America's smartest highway tunnel. That's what the Hanging Lake Tunnel has been called, due to the extensive use of technology in it. The Hanging Lake Tunnel is actually two separate two-lane bores in the south wall of the canyon. As I-70 approaches the tunnel on both sides, viaducts take I-70 from the north bank over the Colorado River and directly into the tunnel portals. The tunnel allows I-70 to be completely removed from the canyon in the Hanging Lake area.
The Hanging Lake bores are 3900' long. There is a 4-floor control center partially embedded in the south canyon slope about halfway between the two portals. 20 cameras allow CDOT employees to view the entire tunnel and react to emergencies. Approaching the tunnel from either direction are overhead variable message signs (VMSs), which allow motorists to be advised of situations. There are also variable speed limit signs approaching the tunnel, so the limits can be lowered from the default 50 mph if required. Green arrow/red X lane use signals advise if lanes are open or closed.
Perhaps one of the most innovative uses of technology with the tunnel is the AM-FM rebroadcast system. Radio signals outside the tunnel are received and then rebroadcast inside the tunnel with an antenna system, allowing motorists to go through the tunnel without having the Elton John song playing be interrupted. CDOT workers can commandeer the rebroadcast system in an emergency, overriding the normal AM-FM signals with their own announcements. According to the July 11, 2002 Rocky Mountains News, one motorist even had an announcement about a lane closure override a cassette tape that they had playing while they went through the tunnel. CDOT was quite surprised to find out it even overrode cassettes. In my personal experience over two days, the rebroadcast system seemed to work pretty well.
The picture at right is on westbound I-70, at the point it flies from the north bank of the Colorado to the south, and enters the Hanging Lake Tunnel. Note the overhead VMS for messages just before the portal.
"Lake Shoshone" and Hanging Lake Trailhead
There are several features along the Colorado River and I-70 at the point where I-70 disappears into the Hanging Lake Tunnel. Just west of the west portal of the tunnel is the Hanging Lake interchange (Exit 125). The interchange serves the Shoshone Dam and the Hanging Lake rest area/trailhead. The interchange, like Shoshone, is only a partial interchange, with ramps from eastbound I-70 to the rest area and from the rest area to westbound I-70. Drivers coming westbound on I-70 that want to get to Hanging Lake have to go further west to the Grizzly Creek interchange and pull a U-turn.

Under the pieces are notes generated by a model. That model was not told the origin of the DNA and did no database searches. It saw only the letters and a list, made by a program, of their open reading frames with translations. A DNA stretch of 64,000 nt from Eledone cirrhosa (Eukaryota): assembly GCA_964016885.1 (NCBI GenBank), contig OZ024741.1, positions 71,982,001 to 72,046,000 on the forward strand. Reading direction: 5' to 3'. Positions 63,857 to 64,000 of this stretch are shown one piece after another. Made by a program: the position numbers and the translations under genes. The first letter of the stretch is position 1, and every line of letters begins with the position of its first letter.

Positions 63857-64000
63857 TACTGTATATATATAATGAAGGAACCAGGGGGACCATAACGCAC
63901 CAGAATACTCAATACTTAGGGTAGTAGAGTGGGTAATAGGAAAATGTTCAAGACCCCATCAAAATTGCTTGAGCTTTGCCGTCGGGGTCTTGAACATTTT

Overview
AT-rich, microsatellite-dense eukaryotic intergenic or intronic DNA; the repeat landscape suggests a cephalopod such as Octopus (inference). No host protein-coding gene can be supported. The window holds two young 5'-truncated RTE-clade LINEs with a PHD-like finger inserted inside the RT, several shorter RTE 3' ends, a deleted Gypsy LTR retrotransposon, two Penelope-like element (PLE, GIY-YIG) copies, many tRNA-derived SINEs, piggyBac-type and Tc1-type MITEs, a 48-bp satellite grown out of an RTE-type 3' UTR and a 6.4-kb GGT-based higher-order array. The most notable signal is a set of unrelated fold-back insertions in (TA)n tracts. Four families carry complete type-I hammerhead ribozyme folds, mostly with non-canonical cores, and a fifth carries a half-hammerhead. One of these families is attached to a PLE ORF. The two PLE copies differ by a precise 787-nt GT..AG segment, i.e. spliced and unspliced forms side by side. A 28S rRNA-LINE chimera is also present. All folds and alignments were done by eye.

From the interchange, the ramps go down underneath I-70 and feed onto what was once US 6 along the north bank of the Colorado. The road goes over a short bridge which takes it over the Shoshone Dam, where water is diverted into the diversion tunnel and to the power plant. The road goes a short distance and ends at a parking area at the rest area. The rest area also serves as the trailhead for the Hanging Lake Trail. The trail goes up Dead Horse Creek to Hanging Lake and Bridal Veil Falls.
The Shoshone Dam creates a lake behind it which I call "Lake Shoshone" for lack of anything better. With the freeway removed from the canyon by means of the tunnel, the "Lake Shoshone" area is a very quiet, idyllic place. The only noise and activity comes from people on the rec trail and the Hanging Lake Trail. Water in the river does not make much noise since it is moving very slowly through the lake.
East of Hanging Lake & Reverse Curve Tunnel
From the east portal of the Hanging Lake Tunnel, I-70 flies from the south bank of the Colorado back to the north bank. It remains on twin viaducts for awhile, until finally the eastbound road touches down again. The westbound road remains on a high viaduct that takes it all the way to the Reverse Curve Tunnel. The Reverse Curve Tunnel (Milepost 127) is a short, single bore tunnel through a rock outcropping for only the westbound lanes. The eastbound road runs alongside the outcropping. On either side of it the westbound road is on high viaducts, and as it approaches the Reverse Curve Tunnel the road suddenly dives down to be closer to the eastbound road. It is called "reverse curve" due to a double curve in the river at that point (similar to the shape of a "chicane" on a race course).
French Creek Viaduct
East of the Reverse Curve is the French Creek Viaduct (Milepost 128), which takes westbound I-70 over the area where French Creek flows south into the Colorado River. The westbound viaduct is 4000 feet long, and holds westbound I-70 from the Reverse Curve Tunnel all the way to near the Bair Ranch interchange. The westbound viaduct is up very high, making for a good view from it. The eastbound road has a much shorter viaduct, just in the area where it goes it over French Creek.
The photo at right is westbound atop the French Creek Viaduct, looking southwest down the canyon.
Bair Ranch to Dotsero
East of the French Creek Viaduct both directions touch down again for the last time, for there are no major viaduct structures east of French Creek. I-70 approaches the Bair Ranch interchange (Exit 128), a full interchange which serves a rest area. Vehicles longer than 35 feet cannot use the rest area, due to the tightness of how the rest area is laid out. The Bair Ranch rest area is named for the Bair Family, early prominent sheep ranchers in the area.
At Bair Ranch, Glenwood Canyon loses its narrowness and starts to open up. I-70 is a lot less curvy and there are no major bridge or viaduct structures. I-70 crosses the Garfield/Eagle County line at Milepost 129, and east of that the canyon pretty much disappears and becomes a broad valley. The speed changes from 50 mph back to the standard 75 mph, and I-70 goes through the Dotsero interchange (Exit 133).
Page created 11 October 2002
Last updated 11 October 2002